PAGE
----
The Tampa Bay Rays have the number one prospect in all the land. We were wondering how Wander’s arrival would impact the Rays’ roster.
For the second straight year, Baseball America has rated the Tampa Bay Rays‘ Wander Franco number one in their annual list of MLB’s Top 100 Prospects. They gave the 2019 Minor League Player of the Year an ETA of 2020 at the tender age of 19-years-old.
Between the ages of 17 and 18, Franco has compiled a .928 OPS in 175 games.
Franco has 54 strikeouts and 83 walks across his two seasons in the minor leagues.
In an article in September of 2019, by the spectacular Juan Toribio of MLB.com, Franco was quoted saying,
"“I’m going to work hard,” Franco said. “I’m going to work really hard for next season. My goal is to play in the big leagues next year.”"
Franco was graded at the maximum score of 80 by both Baseball American and MLB.com. The experts are telling us that it really doesn’t get any better than this with a bat.
We are all excited about the soon-to-be-superstar to arrive. The question remains: Whose job will he take?
Willy Adames is coming off a season in which he hit 20 homers and led all American League shortstops in defensive runs saved.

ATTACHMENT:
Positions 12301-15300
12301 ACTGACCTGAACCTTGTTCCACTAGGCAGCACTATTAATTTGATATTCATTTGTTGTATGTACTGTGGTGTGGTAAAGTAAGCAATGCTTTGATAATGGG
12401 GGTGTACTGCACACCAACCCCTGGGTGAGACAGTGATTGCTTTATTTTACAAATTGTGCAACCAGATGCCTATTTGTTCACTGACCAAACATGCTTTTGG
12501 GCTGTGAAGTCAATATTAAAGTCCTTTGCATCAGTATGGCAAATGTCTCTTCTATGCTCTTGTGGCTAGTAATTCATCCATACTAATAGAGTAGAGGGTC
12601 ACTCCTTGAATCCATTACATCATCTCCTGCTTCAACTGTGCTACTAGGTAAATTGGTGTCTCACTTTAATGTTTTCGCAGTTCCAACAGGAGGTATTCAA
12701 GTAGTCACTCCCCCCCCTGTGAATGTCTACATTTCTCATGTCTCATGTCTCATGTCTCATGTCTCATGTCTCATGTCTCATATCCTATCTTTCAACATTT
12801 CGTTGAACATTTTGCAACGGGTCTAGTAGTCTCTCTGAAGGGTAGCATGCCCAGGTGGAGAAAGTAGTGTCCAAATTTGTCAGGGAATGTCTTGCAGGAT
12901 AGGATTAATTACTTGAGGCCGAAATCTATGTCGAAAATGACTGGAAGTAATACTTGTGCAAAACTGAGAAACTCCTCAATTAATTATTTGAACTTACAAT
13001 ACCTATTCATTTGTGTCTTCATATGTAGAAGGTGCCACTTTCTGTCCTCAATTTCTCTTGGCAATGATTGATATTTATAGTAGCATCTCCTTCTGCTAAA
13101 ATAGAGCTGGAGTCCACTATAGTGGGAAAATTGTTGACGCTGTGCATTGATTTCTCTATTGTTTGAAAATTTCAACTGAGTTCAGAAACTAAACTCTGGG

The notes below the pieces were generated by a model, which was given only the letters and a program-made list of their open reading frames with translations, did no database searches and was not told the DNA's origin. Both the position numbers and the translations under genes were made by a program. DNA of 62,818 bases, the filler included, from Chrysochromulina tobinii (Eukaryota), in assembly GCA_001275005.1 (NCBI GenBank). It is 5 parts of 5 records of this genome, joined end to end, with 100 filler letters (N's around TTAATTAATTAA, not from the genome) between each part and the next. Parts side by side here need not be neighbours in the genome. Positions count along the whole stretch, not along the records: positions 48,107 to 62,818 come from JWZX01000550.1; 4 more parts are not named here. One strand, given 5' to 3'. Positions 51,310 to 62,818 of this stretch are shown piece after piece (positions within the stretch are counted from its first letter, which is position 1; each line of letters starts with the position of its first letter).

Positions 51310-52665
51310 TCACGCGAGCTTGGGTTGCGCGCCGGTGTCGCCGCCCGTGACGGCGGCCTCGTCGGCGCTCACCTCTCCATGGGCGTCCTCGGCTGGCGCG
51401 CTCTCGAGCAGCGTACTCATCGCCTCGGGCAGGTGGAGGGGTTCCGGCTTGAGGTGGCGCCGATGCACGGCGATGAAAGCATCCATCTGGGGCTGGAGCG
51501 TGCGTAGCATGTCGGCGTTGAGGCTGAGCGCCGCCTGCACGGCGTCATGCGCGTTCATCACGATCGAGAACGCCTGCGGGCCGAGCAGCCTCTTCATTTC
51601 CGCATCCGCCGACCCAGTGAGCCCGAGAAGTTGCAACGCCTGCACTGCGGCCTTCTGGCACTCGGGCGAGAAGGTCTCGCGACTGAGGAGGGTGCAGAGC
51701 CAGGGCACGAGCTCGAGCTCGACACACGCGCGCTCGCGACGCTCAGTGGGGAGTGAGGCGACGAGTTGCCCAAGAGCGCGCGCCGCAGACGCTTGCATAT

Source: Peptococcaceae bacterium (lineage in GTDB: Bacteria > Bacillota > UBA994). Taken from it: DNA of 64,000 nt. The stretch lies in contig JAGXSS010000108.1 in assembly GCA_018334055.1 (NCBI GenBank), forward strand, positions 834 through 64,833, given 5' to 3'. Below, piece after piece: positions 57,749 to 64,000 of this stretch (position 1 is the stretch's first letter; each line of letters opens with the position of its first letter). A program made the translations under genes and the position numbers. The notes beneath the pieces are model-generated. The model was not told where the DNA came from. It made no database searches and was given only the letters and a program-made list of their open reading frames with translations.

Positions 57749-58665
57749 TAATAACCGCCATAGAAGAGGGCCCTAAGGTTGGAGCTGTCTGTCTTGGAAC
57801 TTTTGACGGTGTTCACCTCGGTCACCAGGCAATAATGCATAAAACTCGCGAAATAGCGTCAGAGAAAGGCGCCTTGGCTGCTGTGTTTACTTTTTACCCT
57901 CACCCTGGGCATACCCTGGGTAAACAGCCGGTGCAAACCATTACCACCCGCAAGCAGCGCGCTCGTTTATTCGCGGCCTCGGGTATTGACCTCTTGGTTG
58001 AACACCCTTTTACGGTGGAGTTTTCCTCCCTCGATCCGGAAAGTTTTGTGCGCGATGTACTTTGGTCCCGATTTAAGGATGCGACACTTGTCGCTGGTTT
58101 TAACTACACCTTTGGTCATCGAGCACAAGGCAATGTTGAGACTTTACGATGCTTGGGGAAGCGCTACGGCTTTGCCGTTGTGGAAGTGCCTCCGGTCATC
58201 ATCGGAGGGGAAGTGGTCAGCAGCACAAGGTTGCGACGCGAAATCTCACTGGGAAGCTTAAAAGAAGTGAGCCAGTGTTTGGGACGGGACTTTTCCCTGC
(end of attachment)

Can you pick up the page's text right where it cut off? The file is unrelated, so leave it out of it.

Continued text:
Adames is 24-years-old.
It seems like the natural spot for Franco is at third. Putting a natural shortstop at third base is a great way to increase the quality of defense at the hot corner. Here’s what MLB Pipeline had to say about the prospect of Franco moving positions:
"He could outgrow the position and shift over to second or possibly third base, though such a move would do little to detract from his All-Star-caliber ceiling."
This brings us to Yandy Diaz. Many are pegging Diaz as a breakout player this season. There’s hope that he can turn his hard-hit rates into home runs.
Diaz saw a surge in homers after coming to the Rays last season. He came to the team with one career homer and ended up belting 14 in the regular season and two more in the Wild Card game against the A’s.
There’s no doubt he has a high-ceiling, but he still put over 50% of his balls-in-play on the ground last year.
Diaz also saw his average and on-base percentage take a hit in favor of more flyballs.
Diaz could be playing for his future in the first half of this season.
One way or the other, Franco is coming. Many players on the Rays’ roster have to be looking over their shoulders.
Through all the excitement revolving around the arrival of the game’s best prospect, we haven’t talked much about who would have to sacrifice playing time or even their spot on the team, to make room for the wunderkind.
I have two questions for you. When do you think Wander Franco will make his arrival in St. Pete and where do you think his primary position will be?